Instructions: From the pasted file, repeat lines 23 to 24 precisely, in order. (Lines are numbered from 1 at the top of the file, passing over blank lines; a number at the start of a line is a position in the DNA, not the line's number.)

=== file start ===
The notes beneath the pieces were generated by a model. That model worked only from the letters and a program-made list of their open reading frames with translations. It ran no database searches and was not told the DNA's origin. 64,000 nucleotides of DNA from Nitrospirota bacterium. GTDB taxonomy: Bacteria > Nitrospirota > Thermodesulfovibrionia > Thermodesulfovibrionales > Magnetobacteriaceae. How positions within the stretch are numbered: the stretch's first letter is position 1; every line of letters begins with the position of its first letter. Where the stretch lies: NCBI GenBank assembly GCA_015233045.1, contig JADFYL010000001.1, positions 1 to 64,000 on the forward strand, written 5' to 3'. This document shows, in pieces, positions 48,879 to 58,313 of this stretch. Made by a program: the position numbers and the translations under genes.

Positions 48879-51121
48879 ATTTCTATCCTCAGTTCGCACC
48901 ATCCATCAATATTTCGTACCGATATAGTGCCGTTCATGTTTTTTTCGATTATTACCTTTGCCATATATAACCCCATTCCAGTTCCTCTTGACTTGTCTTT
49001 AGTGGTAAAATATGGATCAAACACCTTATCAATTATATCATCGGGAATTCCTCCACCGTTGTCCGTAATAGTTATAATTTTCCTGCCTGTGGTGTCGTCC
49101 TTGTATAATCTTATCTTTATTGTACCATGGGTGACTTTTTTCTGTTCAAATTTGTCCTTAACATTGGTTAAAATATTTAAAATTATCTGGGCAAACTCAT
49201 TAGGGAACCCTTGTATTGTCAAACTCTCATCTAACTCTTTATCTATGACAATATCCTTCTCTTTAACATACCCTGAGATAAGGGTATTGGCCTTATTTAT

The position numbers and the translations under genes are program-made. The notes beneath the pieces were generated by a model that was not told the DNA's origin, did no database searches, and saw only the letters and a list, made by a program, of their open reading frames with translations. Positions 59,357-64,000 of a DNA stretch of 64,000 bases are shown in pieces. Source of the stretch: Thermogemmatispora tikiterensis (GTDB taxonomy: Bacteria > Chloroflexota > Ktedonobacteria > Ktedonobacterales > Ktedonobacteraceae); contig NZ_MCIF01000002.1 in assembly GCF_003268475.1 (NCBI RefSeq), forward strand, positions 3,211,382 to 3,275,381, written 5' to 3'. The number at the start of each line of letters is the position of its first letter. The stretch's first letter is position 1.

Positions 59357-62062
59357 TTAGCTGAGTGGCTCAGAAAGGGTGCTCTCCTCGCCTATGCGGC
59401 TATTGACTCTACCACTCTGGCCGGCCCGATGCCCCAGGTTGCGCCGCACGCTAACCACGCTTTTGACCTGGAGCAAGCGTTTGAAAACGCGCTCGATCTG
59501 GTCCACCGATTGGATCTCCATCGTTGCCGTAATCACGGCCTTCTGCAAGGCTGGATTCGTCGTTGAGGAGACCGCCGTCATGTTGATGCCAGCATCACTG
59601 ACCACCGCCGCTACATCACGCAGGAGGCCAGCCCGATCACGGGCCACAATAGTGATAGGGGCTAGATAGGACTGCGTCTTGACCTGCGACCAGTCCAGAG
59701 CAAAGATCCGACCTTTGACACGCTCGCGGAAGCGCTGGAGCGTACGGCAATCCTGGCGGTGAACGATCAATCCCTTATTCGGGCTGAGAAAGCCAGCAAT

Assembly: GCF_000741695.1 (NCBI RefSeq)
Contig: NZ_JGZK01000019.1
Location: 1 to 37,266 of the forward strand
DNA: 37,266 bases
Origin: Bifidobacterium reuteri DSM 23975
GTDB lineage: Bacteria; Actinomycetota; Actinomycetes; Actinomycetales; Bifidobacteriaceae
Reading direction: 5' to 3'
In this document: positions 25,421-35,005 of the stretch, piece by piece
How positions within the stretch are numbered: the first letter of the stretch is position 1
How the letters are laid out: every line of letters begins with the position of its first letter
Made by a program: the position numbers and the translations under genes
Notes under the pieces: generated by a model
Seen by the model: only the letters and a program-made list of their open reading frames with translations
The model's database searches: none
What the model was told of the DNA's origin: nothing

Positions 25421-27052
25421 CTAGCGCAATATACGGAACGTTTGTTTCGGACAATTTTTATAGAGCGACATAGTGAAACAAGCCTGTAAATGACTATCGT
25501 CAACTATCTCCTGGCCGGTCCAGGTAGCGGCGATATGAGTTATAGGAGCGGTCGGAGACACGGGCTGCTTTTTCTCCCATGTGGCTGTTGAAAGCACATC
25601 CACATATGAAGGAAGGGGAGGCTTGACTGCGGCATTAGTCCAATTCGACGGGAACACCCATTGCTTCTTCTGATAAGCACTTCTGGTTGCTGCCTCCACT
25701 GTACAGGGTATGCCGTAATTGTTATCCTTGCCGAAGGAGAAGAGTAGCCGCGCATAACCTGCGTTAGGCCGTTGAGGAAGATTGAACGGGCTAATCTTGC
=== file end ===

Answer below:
How positions within the stretch are numbered: the first letter of the stretch is position 1
How the letters are laid out: every line of letters begins with the position of its first letter